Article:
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Katherine Swancutt

Landmark anthropological works on fame have shown that gift-giving is often the vehicle for producing relations of 'positive value' and recognition. When viewing fame against the related notion of fortune, however, the focal point of study shifts to how people produce reputations that are 'beyond value' or 'priceless'. This article proposes that the Nuosu of Southwest China enter into an ongoing 'economy of ordeals' in order to accumulate priceless 'tokens of value' that increase their 'fate-fortune' and fame. It shows that ambitious Nuosu accept new ordeals to achieve fame, while comfortably viewing their accomplishments as akin to those of a predatory spider. Tellingly, though, these efforts are vulnerable to the counter-extractive maneuvers of other people and ghosts, which present the Nuosu with new ordeals that could deplete their resources.

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Teresa Barnes

Contemporary social history is premised on the idea of writing histories of ordinary people. This article reflects critically on the concept of “ordinariness“ as facilitated by the author's brief moment of personal fame and her professional experiences of learning and writing about women's and gender history in and of southern Africa. These perspectives then informed her attempts to write and publish a story of the brief encounter in the late 1930s between a member of her family and the brilliant African-American writer, Richard Wright. The article explores the parameters and definitions of “ordinariness“ in African and American history.

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Lissa Weinstein and Banu Seckin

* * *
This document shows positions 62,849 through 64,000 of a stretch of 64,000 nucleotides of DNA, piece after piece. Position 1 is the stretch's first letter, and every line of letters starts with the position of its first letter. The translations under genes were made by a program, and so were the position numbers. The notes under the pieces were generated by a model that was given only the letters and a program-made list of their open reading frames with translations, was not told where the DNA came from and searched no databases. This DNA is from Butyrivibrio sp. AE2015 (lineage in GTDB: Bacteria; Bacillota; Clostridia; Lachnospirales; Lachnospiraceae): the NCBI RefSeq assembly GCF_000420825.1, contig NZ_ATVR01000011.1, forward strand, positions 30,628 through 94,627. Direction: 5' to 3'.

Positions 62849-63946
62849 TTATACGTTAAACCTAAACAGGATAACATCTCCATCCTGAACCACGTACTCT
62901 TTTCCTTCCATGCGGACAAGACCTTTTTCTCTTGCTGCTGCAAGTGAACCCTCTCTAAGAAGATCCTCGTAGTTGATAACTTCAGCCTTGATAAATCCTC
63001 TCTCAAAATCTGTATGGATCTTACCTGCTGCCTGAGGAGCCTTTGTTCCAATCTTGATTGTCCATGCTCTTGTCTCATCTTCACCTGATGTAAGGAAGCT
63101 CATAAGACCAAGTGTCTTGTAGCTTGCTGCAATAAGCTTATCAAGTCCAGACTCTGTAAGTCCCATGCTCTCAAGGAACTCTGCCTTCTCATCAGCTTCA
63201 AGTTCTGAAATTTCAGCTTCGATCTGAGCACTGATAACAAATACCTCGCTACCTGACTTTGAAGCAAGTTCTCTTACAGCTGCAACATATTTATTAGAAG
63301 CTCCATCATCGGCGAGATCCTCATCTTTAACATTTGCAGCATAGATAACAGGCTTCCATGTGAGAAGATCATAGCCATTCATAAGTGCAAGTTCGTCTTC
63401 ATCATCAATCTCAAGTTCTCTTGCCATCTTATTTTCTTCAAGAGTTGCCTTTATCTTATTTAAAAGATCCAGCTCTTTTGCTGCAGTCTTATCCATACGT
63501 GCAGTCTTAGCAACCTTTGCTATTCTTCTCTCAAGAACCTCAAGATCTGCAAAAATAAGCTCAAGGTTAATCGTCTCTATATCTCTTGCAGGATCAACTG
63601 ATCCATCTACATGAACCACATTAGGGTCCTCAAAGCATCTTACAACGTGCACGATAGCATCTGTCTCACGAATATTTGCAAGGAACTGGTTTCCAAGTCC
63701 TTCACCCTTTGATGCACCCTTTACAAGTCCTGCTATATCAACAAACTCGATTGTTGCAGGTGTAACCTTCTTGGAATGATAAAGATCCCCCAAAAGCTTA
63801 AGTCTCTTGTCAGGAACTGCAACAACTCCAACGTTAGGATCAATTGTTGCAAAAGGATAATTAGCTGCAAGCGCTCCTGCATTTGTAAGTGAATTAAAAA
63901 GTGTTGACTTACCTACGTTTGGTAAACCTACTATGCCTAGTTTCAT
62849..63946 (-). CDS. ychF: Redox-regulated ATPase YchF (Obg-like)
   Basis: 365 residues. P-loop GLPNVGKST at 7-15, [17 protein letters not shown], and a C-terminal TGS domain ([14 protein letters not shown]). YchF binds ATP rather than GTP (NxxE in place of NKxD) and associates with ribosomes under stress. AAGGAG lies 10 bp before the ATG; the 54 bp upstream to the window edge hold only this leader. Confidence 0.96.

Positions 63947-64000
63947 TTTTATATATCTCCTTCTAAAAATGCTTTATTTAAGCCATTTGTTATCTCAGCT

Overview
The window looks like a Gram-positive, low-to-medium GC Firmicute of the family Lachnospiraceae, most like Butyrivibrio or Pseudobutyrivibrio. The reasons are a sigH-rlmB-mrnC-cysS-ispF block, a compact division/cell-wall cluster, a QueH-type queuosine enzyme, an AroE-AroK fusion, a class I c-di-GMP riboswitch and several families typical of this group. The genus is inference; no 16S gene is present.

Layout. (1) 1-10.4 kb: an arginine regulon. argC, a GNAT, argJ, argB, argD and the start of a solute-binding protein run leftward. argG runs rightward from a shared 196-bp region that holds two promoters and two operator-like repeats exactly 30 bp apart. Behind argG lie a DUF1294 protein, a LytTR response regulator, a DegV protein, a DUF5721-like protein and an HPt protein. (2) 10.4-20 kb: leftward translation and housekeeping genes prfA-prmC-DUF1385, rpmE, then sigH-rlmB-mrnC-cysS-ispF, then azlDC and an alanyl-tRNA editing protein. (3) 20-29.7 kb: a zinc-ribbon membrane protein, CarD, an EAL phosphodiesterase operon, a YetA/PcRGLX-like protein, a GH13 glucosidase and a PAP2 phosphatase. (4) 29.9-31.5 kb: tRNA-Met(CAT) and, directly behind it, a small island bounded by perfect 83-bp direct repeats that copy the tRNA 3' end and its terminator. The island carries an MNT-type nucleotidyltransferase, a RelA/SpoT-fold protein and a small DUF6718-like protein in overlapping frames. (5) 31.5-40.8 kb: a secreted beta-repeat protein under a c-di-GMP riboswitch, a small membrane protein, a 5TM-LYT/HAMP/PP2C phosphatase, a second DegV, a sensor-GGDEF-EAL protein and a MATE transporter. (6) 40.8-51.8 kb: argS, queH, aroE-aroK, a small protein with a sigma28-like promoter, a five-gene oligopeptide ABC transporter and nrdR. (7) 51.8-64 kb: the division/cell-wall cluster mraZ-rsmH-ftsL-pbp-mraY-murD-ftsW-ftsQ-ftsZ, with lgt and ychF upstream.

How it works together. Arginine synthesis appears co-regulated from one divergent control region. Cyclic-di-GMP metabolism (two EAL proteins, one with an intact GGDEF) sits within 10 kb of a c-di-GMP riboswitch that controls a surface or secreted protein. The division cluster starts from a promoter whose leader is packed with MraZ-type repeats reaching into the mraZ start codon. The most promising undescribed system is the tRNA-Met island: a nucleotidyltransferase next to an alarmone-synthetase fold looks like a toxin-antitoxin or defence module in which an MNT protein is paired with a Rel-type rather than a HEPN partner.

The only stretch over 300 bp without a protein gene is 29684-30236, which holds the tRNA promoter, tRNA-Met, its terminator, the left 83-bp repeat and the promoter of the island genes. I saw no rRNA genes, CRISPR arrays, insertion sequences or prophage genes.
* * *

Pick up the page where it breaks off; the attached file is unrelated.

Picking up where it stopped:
When Craig, an oft-humiliated and unsuccessful street puppeteer, discovers a portal into the body of John Malkovich, he finds that fusion with a live “celebrity puppet” offers a solution to the dilemmas of being human— imperfection, vulnerability, and death. In this fantastical context, the filmmakers raise questions about intention, identity, authorship, and the wisdom of elevating narcissism over Eros. Although a desire to transcend the limitations of the mortal body may be ubiquitous, the unique solution offered in Being John Malkovich is the apparent triumph of this narcissistic fantasy, rather than an acceptance of reality. This article first explores the film's use of the universal imagery of narcissism and then examines how technology, which allows widespread access to a visually oriented media culture, and changes in the meaning of fame have altered the expression of narcissistic fantasies, as well as the anxieties that accompany their fulfillment.

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Fame, Notoriety and Madness

Edward Bulwer-Lytton Paying the Price of Greatness

Marie Mulvey-Roberts

Edward Bulwer-Lytton, one of the greatest innovators in literature and an important political figure of the nineteenth century, was the apotheosis of the great man.3 In view of this, it is surprising that he is all but forgotten today. When he is remembered, it is most likely to be as an object of buffoonery perpetuated by the competition at San Jose State University in California for the worst opening of a novel, inspired by the beginning of Paul Clifford (1830): ‘It was a dark and stormy night’.4 Unfairly, he is not commemorated for its humanitarian ending, which declares: ‘THE VERY WORST USE TO WHICH YOU CAN PUT A MAN IS TO HANG HIM’.

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Gender and the Politics of Literary Fame

Christina Rossetti and The Germ

Alexis Easley

The chronology of events leading to the publication of The Germ in 1850 is familiar to most scholars of nineteenth-century literature. In 1849, soon after the formation of the Pre-Raphaelite Brotherhood (PRB), Dante Gabriel Rossetti persuaded the group to found a journal that would promote their aesthetic principles and establish their literary reputation. After much discussion, the brethren decided to title their periodical The Germ and appointed William Michael Rossetti its editor. In addition to involving members of the PRB, other like-minded writers were invited to contribute, including Coventry Patmore, William Bell Scott and Christina Rossetti.

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Jennifer McDonell